Statistics and Its Interface

Volume 12 (2019)

Number 1

An adaptive spatial-sign-based test for mean vectors of elliptically distributed high-dimensional data

Pages: 93 – 106

DOI: http://dx.doi.org/10.4310/SII.2019.v12.n1.a9

Authors

Bu Zhou (School of Statistics and Mathematics, Zhejiang Gongshang University, Hangzhou, Zhejiang, China)

Jia Guo (College of Economics and Management, Zhejiang University of Technology, Hangzhou, Zhejiang, China)

Jianwei Chen (Department of Mathematics and Statistics, San Diego State University, San Diego, California, U.S.A.; and Center of Modern Applied Statistics and Big Data, School of Statistics, Huaqiao University, Quanzhou, Fujian, China)

Jin-Ting Zhang (Department of Statistics and Applied Probability, National University of Singapore)

Abstract

Recently, a nonparametric test for mean vectors of elliptically distributed high-dimensional data has been proposed in the literature. The asymptotic normality of the test statistic under some strong assumptions is established. In practice, however, these strong assumptions may not be satisfied or hardly be checked so that the above test may not perform well in terms of size control. In this paper, we propose an adaptive spatial-sign-based test for mean vectors of elliptically distributed high-dimensional data without imposing strong assumptions. The null distribution of the proposed test statistic is shown to be a chi-squared mixture which is generally skewed. We propose to approximate the null distribution using the well-known Welch–Satterthwaite $\chi^2$-approximation. The resulting approximate distribution is able to adapt to the shape of the underlying null distribution of the proposed test statistic. Simulation studies and three real data examples demonstrate that the proposed test has a better size control than the existing nonparametric test while both tests enjoy about the same powers.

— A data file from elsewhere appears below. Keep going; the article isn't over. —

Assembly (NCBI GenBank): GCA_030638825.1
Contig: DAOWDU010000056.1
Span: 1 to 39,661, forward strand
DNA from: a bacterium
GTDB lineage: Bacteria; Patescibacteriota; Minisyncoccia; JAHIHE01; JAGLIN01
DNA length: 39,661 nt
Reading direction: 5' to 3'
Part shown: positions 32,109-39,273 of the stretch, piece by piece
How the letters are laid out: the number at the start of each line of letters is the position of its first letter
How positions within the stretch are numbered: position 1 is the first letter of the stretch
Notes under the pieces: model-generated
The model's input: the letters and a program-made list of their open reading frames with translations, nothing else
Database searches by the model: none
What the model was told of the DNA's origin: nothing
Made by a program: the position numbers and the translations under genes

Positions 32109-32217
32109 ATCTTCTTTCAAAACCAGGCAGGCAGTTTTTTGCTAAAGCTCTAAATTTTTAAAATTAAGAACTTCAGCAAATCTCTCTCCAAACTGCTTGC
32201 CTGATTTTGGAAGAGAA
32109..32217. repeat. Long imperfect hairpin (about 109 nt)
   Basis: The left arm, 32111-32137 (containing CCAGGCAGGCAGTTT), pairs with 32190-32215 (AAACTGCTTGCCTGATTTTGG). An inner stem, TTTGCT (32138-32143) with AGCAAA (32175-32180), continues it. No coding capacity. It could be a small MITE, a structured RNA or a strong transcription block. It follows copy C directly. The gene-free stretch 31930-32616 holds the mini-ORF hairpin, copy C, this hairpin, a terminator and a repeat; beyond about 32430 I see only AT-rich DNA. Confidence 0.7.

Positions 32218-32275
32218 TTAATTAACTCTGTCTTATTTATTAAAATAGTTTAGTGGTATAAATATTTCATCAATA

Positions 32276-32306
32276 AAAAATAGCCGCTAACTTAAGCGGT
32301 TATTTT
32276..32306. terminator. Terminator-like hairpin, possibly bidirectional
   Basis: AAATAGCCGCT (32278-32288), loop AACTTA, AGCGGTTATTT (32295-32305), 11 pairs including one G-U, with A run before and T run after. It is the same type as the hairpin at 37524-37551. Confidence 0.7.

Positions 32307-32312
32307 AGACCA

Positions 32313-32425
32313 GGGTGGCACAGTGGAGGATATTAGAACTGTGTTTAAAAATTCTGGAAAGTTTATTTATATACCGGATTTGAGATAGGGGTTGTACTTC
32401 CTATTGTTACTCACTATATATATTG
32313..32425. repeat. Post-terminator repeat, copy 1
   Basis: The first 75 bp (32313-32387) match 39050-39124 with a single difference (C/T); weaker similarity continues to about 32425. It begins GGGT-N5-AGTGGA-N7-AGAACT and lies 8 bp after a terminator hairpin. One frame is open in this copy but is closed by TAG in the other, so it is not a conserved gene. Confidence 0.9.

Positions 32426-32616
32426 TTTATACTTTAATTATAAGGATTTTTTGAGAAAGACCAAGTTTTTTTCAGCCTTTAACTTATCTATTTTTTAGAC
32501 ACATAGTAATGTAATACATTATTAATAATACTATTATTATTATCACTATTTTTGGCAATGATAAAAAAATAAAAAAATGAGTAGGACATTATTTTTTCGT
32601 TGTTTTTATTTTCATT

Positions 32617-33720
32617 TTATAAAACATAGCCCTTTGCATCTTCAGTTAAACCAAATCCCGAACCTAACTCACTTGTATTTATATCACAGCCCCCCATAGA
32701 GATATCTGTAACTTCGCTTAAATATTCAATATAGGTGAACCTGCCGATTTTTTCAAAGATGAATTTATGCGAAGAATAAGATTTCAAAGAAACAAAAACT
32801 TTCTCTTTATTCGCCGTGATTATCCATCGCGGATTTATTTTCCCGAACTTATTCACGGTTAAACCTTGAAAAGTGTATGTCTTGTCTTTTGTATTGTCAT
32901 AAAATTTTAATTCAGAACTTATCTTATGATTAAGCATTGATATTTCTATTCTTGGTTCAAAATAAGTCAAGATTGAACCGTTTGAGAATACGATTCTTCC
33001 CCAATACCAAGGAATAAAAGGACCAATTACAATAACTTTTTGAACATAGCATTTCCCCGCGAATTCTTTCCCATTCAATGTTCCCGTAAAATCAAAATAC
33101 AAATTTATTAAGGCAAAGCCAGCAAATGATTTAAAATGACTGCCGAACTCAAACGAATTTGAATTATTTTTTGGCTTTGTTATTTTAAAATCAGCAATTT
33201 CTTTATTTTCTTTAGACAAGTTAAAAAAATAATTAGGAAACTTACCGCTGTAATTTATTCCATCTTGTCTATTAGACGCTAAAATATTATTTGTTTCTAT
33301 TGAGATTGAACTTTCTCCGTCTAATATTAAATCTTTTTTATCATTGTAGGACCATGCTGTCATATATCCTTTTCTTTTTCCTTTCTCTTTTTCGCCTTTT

Keywords

high-dimensional data, spatial-sign-based test, Welch–Satterthwaite $\chi^2$-approximation

2010 Mathematics Subject Classification

Primary 62H15. Secondary 62G10.

Full Text (PDF format)

The work of Zhou was financially supported by First Class Discipline of Zhejiang – A (Zhejiang Gongshang University – Statistics). The work of Guo was financially supported by the Australian Research Council (ARC) Centre of Excellence for Mathematical and Statistical Frontiers (ACEMS). The work of Zhang was financially supported by the National University of Singapore Academic Research Grant R-155-000-187-114. The authors thank the Editor, an AE and a reviewer for their insightful comments and suggestions which help improve the presentation of the paper substantially.

Received 5 March 2018

Published 26 October 2018